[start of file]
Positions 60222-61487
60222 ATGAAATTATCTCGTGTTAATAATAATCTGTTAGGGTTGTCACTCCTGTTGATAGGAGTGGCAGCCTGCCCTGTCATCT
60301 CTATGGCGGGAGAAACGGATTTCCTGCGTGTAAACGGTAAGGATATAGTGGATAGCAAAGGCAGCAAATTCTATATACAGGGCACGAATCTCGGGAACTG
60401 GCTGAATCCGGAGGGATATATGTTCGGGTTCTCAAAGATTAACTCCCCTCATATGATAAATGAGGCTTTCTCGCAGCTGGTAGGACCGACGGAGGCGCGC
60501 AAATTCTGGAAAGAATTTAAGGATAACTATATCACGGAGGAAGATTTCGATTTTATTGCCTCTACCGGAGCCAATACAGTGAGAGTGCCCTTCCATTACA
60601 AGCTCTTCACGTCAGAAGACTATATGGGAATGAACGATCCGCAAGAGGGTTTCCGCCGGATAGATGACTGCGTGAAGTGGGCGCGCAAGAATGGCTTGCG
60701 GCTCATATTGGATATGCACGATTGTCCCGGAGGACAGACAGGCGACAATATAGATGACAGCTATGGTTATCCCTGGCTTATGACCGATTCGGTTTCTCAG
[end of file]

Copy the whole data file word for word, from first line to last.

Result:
Positions 60222-61487
60222 ATGAAATTATCTCGTGTTAATAATAATCTGTTAGGGTTGTCACTCCTGTTGATAGGAGTGGCAGCCTGCCCTGTCATCT
60301 CTATGGCGGGAGAAACGGATTTCCTGCGTGTAAACGGTAAGGATATAGTGGATAGCAAAGGCAGCAAATTCTATATACAGGGCACGAATCTCGGGAACTG
60401 GCTGAATCCGGAGGGATATATGTTCGGGTTCTCAAAGATTAACTCCCCTCATATGATAAATGAGGCTTTCTCGCAGCTGGTAGGACCGACGGAGGCGCGC
60501 AAATTCTGGAAAGAATTTAAGGATAACTATATCACGGAGGAAGATTTCGATTTTATTGCCTCTACCGGAGCCAATACAGTGAGAGTGCCCTTCCATTACA
60601 AGCTCTTCACGTCAGAAGACTATATGGGAATGAACGATCCGCAAGAGGGTTTCCGCCGGATAGATGACTGCGTGAAGTGGGCGCGCAAGAATGGCTTGCG
60701 GCTCATATTGGATATGCACGATTGTCCCGGAGGACAGACAGGCGACAATATAGATGACAGCTATGGTTATCCCTGGCTTATGACCGATTCGGTTTCTCAG